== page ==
Before commiting your changes it's better to create your personal branch, so your changes won't interfere with changes of other contributors. To do that select "Branch" -> "Create" from menu. Type some sane name into "Name" field (your nickname, for example) and press "Create" button.


Your branch will be created and it will be set to current. Before that your current branch was "master", which is the main project branch.

Browsing repository

You could watch project history by selecting "Repository" -> "Visualize All Branch History". This command will open 'gitk' window.


Green labels is a branches heads. Your current branch is marked with bold text.

There is also a yellow labels - tags. It is a special names for the particular commits. For example, you could see jumps from one version of used software to another. That allows to track regressions if they are appearing.

Now let's see how to add your commit. Close 'gitk' and return to main GitGui window.

Commiting your changes

Imagine, you mage some changes in the demo repository. Press "Rescan" button in the main GitGui window. Changed files will be shown in the red area with a label "Unstaged changes".


Note: If you made changes outside of the 'demo' submodule - in the 'production' directory, those changes will not be reflected here, 'cause 'production' is an independent repository. To commit changes made there you should open 'production' directory in git-gui and do all requested actions there.
Important: Backup and temporary files are excluded from tracking. We also have *.sifz files in ignore list to prevent user from commiting them by mistake instead of sif files. Check the contents of '.gitignore' file to see a list of ignored files.

Select files you want to commit by clicking on the icons near their names. They will be moved to the green area with a "Staged Changes" label.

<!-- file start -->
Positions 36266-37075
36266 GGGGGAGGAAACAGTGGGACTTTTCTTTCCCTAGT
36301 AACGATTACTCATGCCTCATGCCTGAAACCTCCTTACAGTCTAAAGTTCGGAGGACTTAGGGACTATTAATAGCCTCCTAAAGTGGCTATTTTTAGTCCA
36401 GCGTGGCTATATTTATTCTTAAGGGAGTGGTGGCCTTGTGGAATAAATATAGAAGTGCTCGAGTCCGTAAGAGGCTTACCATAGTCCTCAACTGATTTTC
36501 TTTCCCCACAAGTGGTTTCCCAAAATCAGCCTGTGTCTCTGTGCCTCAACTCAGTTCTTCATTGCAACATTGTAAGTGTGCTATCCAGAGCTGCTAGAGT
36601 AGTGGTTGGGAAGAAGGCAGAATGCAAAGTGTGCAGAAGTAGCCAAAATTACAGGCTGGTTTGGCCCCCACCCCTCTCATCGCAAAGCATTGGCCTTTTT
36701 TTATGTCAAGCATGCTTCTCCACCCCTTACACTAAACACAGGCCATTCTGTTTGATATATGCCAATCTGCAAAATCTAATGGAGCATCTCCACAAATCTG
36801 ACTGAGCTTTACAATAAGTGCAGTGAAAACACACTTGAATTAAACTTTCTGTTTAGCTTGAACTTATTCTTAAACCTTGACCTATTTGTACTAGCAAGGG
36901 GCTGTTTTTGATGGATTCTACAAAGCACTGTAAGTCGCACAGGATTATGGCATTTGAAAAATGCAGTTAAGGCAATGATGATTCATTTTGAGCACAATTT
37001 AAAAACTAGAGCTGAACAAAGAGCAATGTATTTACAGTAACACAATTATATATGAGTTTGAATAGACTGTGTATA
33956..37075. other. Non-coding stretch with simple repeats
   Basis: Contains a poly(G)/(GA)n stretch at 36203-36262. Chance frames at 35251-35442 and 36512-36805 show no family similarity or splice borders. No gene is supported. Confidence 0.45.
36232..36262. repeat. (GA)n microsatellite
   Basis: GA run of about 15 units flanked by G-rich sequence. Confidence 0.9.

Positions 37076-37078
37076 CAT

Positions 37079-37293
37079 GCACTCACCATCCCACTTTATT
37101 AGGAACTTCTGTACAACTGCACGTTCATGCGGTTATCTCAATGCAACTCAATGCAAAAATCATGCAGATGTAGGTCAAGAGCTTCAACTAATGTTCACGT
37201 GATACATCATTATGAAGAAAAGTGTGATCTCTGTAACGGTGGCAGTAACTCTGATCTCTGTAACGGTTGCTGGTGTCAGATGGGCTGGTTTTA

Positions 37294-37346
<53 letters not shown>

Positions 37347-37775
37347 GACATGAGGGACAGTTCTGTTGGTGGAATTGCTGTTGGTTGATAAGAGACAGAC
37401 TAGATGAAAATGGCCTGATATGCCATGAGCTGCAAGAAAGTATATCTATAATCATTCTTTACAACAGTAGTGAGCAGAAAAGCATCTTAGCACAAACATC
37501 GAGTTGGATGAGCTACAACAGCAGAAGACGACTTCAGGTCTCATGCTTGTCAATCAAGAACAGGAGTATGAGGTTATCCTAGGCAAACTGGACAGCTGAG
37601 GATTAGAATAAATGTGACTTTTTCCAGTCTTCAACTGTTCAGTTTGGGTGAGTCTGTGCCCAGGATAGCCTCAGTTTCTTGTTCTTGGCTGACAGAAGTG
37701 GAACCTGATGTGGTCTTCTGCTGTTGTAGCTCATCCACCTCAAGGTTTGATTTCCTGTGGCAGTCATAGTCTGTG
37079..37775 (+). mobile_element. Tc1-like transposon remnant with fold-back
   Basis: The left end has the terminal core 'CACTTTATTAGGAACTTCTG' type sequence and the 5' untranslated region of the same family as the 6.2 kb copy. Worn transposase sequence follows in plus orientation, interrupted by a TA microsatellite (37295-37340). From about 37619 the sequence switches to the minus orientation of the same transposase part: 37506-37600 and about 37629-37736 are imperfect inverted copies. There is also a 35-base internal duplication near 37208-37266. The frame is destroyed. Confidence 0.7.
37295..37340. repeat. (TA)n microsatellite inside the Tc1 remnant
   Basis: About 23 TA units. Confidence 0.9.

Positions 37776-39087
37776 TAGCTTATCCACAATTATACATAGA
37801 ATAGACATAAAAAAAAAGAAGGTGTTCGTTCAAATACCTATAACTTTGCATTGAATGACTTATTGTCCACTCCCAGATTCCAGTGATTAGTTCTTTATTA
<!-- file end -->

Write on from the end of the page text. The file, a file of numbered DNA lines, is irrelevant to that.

Now enter Commit message at the right textbox and press "Commit". Your changes will be added to your local repository.


Note: Please describe your changes in a sane way so it will be clear for other contributors what have you done.

Open "Repository" -> "Visualize All Branch History" again and look at your first commit there. You could do more commits - as many as you like.


You may commit to your repository even if you are not connected to Internet. If you did something wrong on your files you could always revert to one of the previous states. This is a great advantage of git - no Internet connection required when you manipulate your commits - that allows you to arrange them as you like and most effecient.

Note: Please do not commit to the repository junk or copyrighted data without permission. Also, watch the size of your files - if they are too huge, then consult with the project team before committing them. In most cases there is a way to avoid keeping too big files in repository.

When you feel ready to share your work, push commits back into the public repository. To do that, click "Push" button in the main GitGui window.


GitGui asks password in terminal window

In appeared dialog ensure what your branch is highlighted and click "Push". GitGui will ask your password and push your changes to the server.

Note: If you have run 'git-gui' through terminal then password will be prompted in terminal window. Check it if no password prompt dialog appears. That often confusesg me, that's why I not recommend to run 'git-gui' through terminal ^_^.

Updating your branch

Each contributor is working on his separate branch. Project administrators merging their changes into master branch. When you want update your branch with latest changes made in project you should merge your branch with master branch.

To do that you should pull latest changes from repository. Choose "Remote" -> "Fetch from" -> "origin" from menu in main GitGui window. Your password will be requested.

After pull process will be completed check what was changed in the main repository by selecting "Repository" -> "Visualize All Branch History" from menu.


You see, during our work on personal branch, some changes were applied to master branch. We want to incorporate those changes in our branch. Select "Merge" -> "Local Merge".


Select "Tracking Branch", choose 'origin/master' branch from the list and click "Merge". The branches will be merged. Sometimes merge produce conflicts, but usually it is easy to resolve them. Open "Repository" -> "Visualize All Branch History" again to see changes.


Don't forget to re-run 'remake' to update footage and get changes reflected in the video sequence.

You could track changes in master branch through page: Or if you want to be notified about every project event (including wiki and blog), check out our Underground feed.

Good luck!